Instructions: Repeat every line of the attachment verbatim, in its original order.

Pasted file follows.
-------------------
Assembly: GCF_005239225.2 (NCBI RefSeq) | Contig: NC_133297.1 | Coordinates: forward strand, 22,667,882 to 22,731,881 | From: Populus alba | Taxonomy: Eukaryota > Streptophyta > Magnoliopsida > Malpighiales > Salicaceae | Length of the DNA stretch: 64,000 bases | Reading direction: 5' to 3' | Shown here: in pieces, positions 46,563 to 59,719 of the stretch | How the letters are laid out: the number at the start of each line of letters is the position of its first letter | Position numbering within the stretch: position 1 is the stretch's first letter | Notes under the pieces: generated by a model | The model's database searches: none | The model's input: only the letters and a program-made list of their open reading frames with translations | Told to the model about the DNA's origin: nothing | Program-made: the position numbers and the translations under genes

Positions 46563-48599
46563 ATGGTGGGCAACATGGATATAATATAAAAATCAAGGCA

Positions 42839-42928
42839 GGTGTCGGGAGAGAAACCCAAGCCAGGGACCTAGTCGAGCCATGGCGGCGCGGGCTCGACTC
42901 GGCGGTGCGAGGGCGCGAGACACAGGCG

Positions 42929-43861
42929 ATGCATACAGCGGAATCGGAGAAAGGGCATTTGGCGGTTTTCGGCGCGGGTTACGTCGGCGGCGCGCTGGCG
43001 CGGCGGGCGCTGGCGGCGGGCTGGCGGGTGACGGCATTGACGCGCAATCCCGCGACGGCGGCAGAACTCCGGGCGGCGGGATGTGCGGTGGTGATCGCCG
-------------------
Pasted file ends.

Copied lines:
Assembly: GCF_005239225.2 (NCBI RefSeq) | Contig: NC_133297.1 | Coordinates: forward strand, 22,667,882 to 22,731,881 | From: Populus alba | Taxonomy: Eukaryota > Streptophyta > Magnoliopsida > Malpighiales > Salicaceae | Length of the DNA stretch: 64,000 bases | Reading direction: 5' to 3' | Shown here: in pieces, positions 46,563 to 59,719 of the stretch | How the letters are laid out: the number at the start of each line of letters is the position of its first letter | Position numbering within the stretch: position 1 is the stretch's first letter | Notes under the pieces: generated by a model | The model's database searches: none | The model's input: only the letters and a program-made list of their open reading frames with translations | Told to the model about the DNA's origin: nothing | Program-made: the position numbers and the translations under genes

Positions 46563-48599
46563 ATGGTGGGCAACATGGATATAATATAAAAATCAAGGCA

Positions 42839-42928
42839 GGTGTCGGGAGAGAAACCCAAGCCAGGGACCTAGTCGAGCCATGGCGGCGCGGGCTCGACTC
42901 GGCGGTGCGAGGGCGCGAGACACAGGCG

Positions 42929-43861
42929 ATGCATACAGCGGAATCGGAGAAAGGGCATTTGGCGGTTTTCGGCGCGGGTTACGTCGGCGGCGCGCTGGCG
43001 CGGCGGGCGCTGGCGGCGGGCTGGCGGGTGACGGCATTGACGCGCAATCCCGCGACGGCGGCAGAACTCCGGGCGGCGGGATGTGCGGTGGTGATCGCCG